The Unconquered Kingdom of Kauaʻi and Niʻihau
Following the arrival of the first Protestant Missionaries to Hawaiʻi in 1820, changes in Hawaiʻi began due to their influence. While some Hawaiians accepted the religion, and others didn’t, challenges still remain. Host Kamaka Pili speaks with Kahu Kenneth Makuakāne of Kawaiahaʻo Church on how Christianity and being Hawaiian can coexist.
During the plantation days, many cultures influenced Hawaiʻi’s lifestyle, including music. When the Portuguese arrived, they brought with them a stringed instrument. The Hawaiians made it their own and it evolved into the ʻukulele. In this episode, host Kamaka Pili learns its rich history and how it became the sound of Hawaiʻi.
Aloha Authentic is a show celebrating Hawaiian culture. Through conversations with local artisans, cultural practitioners, kūpuna and community members, we all learn more about Hawaiʻi, our native culture and unique lifestyle.
There are many influences to the creation of Hawaiian music, however one of the biggest contributors is the Royal Hawaiian Band. Since their beginning in 1836, the Royal Hawaiian Band aims to perpetuate the songs of Hawaiʻi’s aliʻi and bring them to the community. Host Kamaka Pili sits down with Kuʻuipo Kumukahi of Hawaiian Music Perpetuation Society and Karen Keawehawaii to learn about their impact to music, as well as speaking with former and current Bandmaster Aaron Mahi and Clarke Bright to learn about the band’s importance today.
King Kamehameha I conquered most of the Hawaiian Islands during his reign through bloodshed, except for two: Kauaʻi and Niʻihau. The King was able to acquire the unconquered kingdom through diplomacy rather than war from King Kaumualiʻi, the last ruling chief of said islands. Host Kamaka Pili speaks with Chucky Boy Chock of Kauaʻi Museum, to learn how the Hawaiian Kingdom was finally established.
The cowboy lifestyle was introduced to Hawaiʻi by the vaquero after the first cows were brought to the islands as a gift to the King. From that came the paniolo, or Hawaiian cowboy. Paniolo today continue to perpetuate the unique lifestyle and care for our ʻāina. Host Kamaka Pili sits down with a couple of paniolo from Parker Ranch on Hawaiʻi island.
Before there was a written Hawaiian language, stories were communicated through poetry and dance. With contemporary music today, the story being told has become second to the song’s production. In partnership with the Hawaiian Music Perpetuation Society, host Kamaka Pili sits down with Kuʻuipo Kumukahi to highlight the importance of poetry, composition, and why songs were dedicated to Hawaiian Royalty. Special guests Marlene Sai and Kumu Hula Kaʻilihiwa Vaughan-Darval share some of their efforts in honoring Hawaiʻi’s past.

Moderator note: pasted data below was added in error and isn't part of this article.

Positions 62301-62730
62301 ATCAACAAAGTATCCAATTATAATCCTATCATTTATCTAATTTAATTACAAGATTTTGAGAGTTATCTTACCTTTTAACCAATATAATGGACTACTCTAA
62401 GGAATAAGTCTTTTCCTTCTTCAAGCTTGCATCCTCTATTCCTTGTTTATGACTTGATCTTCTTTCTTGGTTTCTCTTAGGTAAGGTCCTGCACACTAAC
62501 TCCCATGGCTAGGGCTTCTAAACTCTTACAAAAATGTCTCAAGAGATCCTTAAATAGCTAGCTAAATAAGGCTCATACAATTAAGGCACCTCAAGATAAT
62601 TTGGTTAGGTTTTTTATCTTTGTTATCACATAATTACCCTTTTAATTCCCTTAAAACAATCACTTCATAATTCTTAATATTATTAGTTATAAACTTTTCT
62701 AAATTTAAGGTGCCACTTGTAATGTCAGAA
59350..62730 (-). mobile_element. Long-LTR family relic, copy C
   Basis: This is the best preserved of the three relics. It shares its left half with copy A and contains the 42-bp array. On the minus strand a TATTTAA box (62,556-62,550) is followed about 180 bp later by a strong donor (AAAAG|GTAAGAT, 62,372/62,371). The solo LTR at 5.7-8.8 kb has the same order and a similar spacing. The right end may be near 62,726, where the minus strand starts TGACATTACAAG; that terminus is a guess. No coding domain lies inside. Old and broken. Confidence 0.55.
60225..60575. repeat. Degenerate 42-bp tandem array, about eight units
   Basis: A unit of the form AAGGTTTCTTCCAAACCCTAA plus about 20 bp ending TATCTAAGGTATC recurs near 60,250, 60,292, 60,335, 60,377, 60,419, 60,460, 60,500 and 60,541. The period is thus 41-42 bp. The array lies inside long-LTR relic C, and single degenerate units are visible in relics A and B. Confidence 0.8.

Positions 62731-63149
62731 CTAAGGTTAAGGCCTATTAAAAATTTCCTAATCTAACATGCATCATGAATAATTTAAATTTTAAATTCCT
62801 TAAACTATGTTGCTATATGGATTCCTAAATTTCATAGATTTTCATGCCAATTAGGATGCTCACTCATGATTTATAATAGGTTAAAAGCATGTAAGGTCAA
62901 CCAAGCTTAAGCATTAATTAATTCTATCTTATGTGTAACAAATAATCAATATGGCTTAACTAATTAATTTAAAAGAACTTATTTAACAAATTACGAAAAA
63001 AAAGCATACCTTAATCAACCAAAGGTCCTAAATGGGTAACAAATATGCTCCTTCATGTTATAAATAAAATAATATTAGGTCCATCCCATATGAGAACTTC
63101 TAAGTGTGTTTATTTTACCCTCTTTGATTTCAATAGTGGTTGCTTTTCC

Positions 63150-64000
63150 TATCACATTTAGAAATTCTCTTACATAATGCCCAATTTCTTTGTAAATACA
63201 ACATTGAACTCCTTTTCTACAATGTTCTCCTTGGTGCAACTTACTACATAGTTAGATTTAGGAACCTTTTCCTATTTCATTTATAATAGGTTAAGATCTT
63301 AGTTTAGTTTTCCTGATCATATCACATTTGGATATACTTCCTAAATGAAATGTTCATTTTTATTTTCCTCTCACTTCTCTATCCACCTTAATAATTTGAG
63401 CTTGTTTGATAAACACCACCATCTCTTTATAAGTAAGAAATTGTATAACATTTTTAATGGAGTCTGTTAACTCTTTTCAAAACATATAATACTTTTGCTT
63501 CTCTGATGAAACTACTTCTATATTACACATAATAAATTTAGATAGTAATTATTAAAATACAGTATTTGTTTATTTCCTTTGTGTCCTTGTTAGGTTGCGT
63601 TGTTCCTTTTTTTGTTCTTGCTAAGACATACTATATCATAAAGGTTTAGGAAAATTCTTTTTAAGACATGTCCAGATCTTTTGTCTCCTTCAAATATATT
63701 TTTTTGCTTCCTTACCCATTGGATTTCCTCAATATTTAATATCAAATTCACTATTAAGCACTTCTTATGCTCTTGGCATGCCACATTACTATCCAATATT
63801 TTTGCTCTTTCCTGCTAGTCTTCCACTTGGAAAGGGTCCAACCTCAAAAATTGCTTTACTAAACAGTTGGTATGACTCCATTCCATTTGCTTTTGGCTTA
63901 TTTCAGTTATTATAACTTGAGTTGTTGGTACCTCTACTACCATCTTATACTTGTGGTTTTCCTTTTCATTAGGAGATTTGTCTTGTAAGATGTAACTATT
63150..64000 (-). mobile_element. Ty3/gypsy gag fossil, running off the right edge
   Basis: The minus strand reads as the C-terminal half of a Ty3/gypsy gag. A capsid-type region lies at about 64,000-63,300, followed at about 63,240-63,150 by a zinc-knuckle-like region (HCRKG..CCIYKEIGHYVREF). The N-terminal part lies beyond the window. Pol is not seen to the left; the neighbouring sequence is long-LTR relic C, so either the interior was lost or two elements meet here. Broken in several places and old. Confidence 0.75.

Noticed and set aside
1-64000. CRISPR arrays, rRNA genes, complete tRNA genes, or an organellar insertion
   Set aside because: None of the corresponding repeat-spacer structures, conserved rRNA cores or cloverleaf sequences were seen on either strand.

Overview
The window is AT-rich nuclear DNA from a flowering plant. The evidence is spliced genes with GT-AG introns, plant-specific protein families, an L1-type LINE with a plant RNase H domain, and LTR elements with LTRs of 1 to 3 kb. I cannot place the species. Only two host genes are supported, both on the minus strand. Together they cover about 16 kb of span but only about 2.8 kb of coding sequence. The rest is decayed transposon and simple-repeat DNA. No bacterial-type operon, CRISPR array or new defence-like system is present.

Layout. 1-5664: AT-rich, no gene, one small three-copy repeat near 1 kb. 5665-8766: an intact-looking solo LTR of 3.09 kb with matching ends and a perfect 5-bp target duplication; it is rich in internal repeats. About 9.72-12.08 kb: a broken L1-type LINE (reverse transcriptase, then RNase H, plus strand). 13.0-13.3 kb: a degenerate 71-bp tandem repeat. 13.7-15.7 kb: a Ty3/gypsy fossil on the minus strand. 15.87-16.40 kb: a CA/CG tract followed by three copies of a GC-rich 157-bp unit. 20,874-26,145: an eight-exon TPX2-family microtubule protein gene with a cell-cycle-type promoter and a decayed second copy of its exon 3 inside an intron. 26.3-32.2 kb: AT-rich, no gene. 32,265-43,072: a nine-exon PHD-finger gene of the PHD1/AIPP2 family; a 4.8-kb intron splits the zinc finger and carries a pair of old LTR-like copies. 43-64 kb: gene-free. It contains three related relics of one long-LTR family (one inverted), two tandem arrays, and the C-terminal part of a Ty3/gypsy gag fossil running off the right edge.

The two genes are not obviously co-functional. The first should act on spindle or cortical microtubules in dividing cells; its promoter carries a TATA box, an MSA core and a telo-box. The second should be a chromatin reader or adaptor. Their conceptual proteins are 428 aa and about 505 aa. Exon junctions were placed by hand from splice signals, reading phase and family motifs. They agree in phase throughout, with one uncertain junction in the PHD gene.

Royal Hawaiian Band
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Paniolo - Hawaiian Cowboy
There are many hands that contribute to perpetuate and preserve Hawaiian Culture. In this episode of Aloha Authentic, host Kamaka Pili sits down with the Daughters of Hawaiʻi, to learn about their preservation efforts of two royal palaces in the islands. We also speak with Pauline Worsham of Moanalua Garden Foundation to learn about the 75th Anniversary of the Prince Lot Hula Festival taking place at Queen Emma Summer Palace.
ʻUkulele with Kanileʻa ʻUkulele
Daughters of Hawaiʻi &
Prince Lot Hula Festival
Washington Place was once the home of Queen Liliʻuokalani, then to Hawaiʻi’s Territorial Governors, then to Hawaiʻi’s State Governors. Today, the home isn’t the active residence of the Governor, but it reflects upon its past and rich history. In this episode, host Kamaka Pili sits down with the President of the Washington Place Foundation, and Dominis Descendant Louise “Gussie” Schubert, to learn about the home’s inception and family ties. We then speak with Hawaii Youth Opera Chorus Artistic Director Nola Nāhulu, to learn about the Queen’s music and the importance of teaching the youth of Hawaiʻi the music of our Aliʻi. Then, First Lady Jamie Kanani Green shares her hopes and aspirations for the home in the coming years.
Spirituality in Hawaiʻi
Music is not only entertainment, but a tool of archiving and storytelling. In this episode, host Kamaka Pili sits down with Kuʻuipo Kumukahi from Hawaiian Music Perpetuation Society to bring forth the history and stories of Waikīkī. Hear moʻolelo from Waikīkī’s golden era of music with songbirds Melveen Leed and Karen Keawehawaii, and their performances from Nā Kūpuna Nights.
Tattoos serve many different purposes around the world, but what sets the Hawaiian tattoo apart? In this episode, host Kamaka Pili sits down with Hawaiian tattoo practitioner Kawika Au, to learn more about this ancient practice. Learn the purpose tattoos serve in Hawaii, the spiritual process of receiving a tattoo, and see how a traditional Hawaiian tattoo is done.
Keeping Kalo Alive
Song Birds of Waikīkī
Kalo has always been a staple of the Hawaiian diet, but in recent times, kalo has taken a back seat when it comes to starches. Host Kamaka Pili sits down with Keanuenue Kekaula of He Mea ʻOno Poi, to learn why we lost the taste for kalo, the challenges farmers face today, and how he plans to make kalo a staple again. Kamaka also learns how to prepare unique dishes using kalo.